Instagram and WhatsApp are being rebranded with “From Facebook” being tacked on to the end of their names, reflecting their ownership by the social media giant.
A Facebook spokesperson confirmed the changes, saying in an email, “We want to be clearer about the products and services that are part of Facebook.”
Alex Heath of The Information was the first to report on the branding change, and he also reported that the move was “met with surprise and confusion internally” by staffers at the photo- and video-sharing platform and the messaging application.
The Facebook spokesperson said it began testing the Instagram and WhatsApp rebranding during the spring, and it is now being rolled out more widely, adding that it has been discussed internally “for some time” and shouldn’t have come as a surprise to employees.
The social network also pointed out that similar branding (by Facebook or From Facebook) was already used for the company’s Portal video-calling device, enterprise platform Workplace by Facebook and products from virtual-reality division Oculus.
Heath also reported that part of the motivation for the rebranding was Facebook CEO Mark Zuckerberg’s frustration over the parent company not receiving more credit for the growth of its two acquisitions.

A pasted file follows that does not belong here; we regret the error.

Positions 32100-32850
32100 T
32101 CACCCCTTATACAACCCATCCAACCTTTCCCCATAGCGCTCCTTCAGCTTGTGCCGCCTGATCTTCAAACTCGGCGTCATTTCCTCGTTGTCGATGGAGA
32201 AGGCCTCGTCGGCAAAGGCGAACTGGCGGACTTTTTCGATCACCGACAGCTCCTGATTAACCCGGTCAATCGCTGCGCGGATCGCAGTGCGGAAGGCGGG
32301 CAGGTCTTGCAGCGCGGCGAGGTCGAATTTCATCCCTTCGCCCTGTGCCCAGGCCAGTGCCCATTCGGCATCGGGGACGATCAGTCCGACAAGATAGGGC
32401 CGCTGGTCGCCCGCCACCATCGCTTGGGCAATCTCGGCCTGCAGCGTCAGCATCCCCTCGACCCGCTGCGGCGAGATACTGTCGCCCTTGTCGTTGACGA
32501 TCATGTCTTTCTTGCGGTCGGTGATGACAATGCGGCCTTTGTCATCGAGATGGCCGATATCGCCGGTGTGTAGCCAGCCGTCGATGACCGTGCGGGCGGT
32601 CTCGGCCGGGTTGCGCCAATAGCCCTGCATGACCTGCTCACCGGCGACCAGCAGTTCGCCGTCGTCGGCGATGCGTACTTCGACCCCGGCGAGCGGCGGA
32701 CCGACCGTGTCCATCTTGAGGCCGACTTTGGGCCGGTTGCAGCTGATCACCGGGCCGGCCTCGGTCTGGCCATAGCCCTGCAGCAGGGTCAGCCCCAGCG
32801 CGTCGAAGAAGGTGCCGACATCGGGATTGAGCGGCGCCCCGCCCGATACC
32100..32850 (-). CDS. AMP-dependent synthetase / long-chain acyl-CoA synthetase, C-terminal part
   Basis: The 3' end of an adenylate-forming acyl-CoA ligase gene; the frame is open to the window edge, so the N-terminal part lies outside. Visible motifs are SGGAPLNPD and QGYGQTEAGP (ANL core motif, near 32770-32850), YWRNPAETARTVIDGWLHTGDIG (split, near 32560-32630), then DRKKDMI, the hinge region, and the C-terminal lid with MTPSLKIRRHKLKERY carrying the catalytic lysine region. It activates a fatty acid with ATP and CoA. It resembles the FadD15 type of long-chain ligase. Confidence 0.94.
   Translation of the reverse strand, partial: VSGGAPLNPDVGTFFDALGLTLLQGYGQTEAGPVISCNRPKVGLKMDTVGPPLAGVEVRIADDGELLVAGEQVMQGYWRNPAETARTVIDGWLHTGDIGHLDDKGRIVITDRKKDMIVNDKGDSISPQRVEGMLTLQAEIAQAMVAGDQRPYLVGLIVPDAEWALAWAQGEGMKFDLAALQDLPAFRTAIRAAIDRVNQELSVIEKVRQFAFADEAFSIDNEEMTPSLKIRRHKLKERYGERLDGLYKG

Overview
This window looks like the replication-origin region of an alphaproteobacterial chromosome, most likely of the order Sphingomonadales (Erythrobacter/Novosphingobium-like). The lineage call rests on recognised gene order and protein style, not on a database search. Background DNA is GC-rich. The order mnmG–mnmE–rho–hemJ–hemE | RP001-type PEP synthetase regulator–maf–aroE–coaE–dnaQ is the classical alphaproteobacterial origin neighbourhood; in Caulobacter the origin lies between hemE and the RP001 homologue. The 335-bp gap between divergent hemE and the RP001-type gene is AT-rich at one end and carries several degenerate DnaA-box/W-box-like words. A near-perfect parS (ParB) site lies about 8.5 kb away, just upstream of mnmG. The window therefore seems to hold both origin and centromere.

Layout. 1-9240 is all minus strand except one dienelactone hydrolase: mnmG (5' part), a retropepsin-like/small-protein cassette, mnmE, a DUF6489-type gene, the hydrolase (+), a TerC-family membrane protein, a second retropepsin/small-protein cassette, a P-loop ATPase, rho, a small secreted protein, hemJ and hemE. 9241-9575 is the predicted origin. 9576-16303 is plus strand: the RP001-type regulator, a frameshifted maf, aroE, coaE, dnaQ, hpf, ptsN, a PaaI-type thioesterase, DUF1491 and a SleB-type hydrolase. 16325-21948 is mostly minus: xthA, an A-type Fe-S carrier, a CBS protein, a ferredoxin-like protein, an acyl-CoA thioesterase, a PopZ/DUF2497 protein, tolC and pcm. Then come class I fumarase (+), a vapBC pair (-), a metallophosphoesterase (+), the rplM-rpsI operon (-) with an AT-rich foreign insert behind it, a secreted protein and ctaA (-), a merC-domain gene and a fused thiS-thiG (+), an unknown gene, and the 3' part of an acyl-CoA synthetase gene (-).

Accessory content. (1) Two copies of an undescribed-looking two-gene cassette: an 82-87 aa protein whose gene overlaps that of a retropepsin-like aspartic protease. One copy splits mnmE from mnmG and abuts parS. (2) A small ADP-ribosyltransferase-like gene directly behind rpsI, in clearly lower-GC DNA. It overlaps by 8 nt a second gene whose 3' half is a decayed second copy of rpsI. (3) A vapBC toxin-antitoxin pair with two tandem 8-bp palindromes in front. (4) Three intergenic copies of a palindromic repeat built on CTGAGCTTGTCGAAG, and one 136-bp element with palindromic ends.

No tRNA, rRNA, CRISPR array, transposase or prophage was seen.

Facebook acquired Instagram for $1 billion in April 2012 (the transaction officially closed in September of that year), and it revealed its acquisition of WhatsApp in February 2014, with that $19 billion deal closing in October 2014.
The company allowed both acquisitions to run autonomously at first, but all of their founders have since left Facebook.
WhatsApp co-founder Brian Acton was the first out the door, in September 2017, and he has since been outwardly critical of Facebook’s push to monetize the messaging app, even going as far as to tweet in March 2018, “It is time. #deletefacebook.”
Jan Koum, who co-founded WhatsApp with Acton in January 2009, was the next to depart, in April 2018.
And in September 2018, Instagram co-founders Kevin Systrom and Mike Krieger abruptly left the company, with Systrom saying the following month, “When you leave anything, there are obviously reasons for leaving. No one ever leaves a job because everything’s awesome, right? Work’s hard.”